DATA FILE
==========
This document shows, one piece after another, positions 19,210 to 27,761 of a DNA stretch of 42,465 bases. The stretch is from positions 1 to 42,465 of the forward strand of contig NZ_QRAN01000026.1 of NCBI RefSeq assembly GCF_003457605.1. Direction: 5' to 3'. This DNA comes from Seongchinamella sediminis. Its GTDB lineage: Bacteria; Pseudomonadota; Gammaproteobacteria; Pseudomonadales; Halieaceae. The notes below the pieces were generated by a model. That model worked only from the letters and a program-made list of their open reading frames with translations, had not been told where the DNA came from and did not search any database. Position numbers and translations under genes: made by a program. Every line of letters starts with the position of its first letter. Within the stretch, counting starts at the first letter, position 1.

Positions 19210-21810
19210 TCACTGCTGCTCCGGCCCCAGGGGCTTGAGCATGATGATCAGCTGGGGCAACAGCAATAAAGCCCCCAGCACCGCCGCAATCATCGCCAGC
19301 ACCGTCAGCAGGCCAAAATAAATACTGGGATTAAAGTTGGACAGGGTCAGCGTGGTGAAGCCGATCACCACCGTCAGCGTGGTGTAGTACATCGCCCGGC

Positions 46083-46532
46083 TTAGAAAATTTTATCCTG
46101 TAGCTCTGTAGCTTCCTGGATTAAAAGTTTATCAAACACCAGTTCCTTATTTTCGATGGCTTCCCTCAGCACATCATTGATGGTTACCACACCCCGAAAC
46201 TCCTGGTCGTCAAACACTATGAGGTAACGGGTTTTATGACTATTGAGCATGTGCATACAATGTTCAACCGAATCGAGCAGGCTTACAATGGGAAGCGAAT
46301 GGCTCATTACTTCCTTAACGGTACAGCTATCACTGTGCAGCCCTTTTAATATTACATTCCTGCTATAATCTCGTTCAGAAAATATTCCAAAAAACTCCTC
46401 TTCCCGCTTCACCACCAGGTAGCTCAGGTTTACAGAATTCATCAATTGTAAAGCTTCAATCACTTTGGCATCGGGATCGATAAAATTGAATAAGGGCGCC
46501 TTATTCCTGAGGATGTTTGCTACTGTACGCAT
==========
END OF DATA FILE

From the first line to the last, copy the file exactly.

This document shows, one piece after another, positions 19,210 to 27,761 of a DNA stretch of 42,465 bases. The stretch is from positions 1 to 42,465 of the forward strand of contig NZ_QRAN01000026.1 of NCBI RefSeq assembly GCF_003457605.1. Direction: 5' to 3'. This DNA comes from Seongchinamella sediminis. Its GTDB lineage: Bacteria; Pseudomonadota; Gammaproteobacteria; Pseudomonadales; Halieaceae. The notes below the pieces were generated by a model. That model worked only from the letters and a program-made list of their open reading frames with translations, had not been told where the DNA came from and did not search any database. Position numbers and translations under genes: made by a program. Every line of letters starts with the position of its first letter. Within the stretch, counting starts at the first letter, position 1.

Positions 19210-21810
19210 TCACTGCTGCTCCGGCCCCAGGGGCTTGAGCATGATGATCAGCTGGGGCAACAGCAATAAAGCCCCCAGCACCGCCGCAATCATCGCCAGC
19301 ACCGTCAGCAGGCCAAAATAAATACTGGGATTAAAGTTGGACAGGGTCAGCGTGGTGAAGCCGATCACCACCGTCAGCGTGGTGTAGTACATCGCCCGGC

Positions 46083-46532
46083 TTAGAAAATTTTATCCTG
46101 TAGCTCTGTAGCTTCCTGGATTAAAAGTTTATCAAACACCAGTTCCTTATTTTCGATGGCTTCCCTCAGCACATCATTGATGGTTACCACACCCCGAAAC
46201 TCCTGGTCGTCAAACACTATGAGGTAACGGGTTTTATGACTATTGAGCATGTGCATACAATGTTCAACCGAATCGAGCAGGCTTACAATGGGAAGCGAAT
46301 GGCTCATTACTTCCTTAACGGTACAGCTATCACTGTGCAGCCCTTTTAATATTACATTCCTGCTATAATCTCGTTCAGAAAATATTCCAAAAAACTCCTC
46401 TTCCCGCTTCACCACCAGGTAGCTCAGGTTTACAGAATTCATCAATTGTAAAGCTTCAATCACTTTGGCATCGGGATCGATAAAATTGAATAAGGGCGCC
46501 TTATTCCTGAGGATGTTTGCTACTGTACGCAT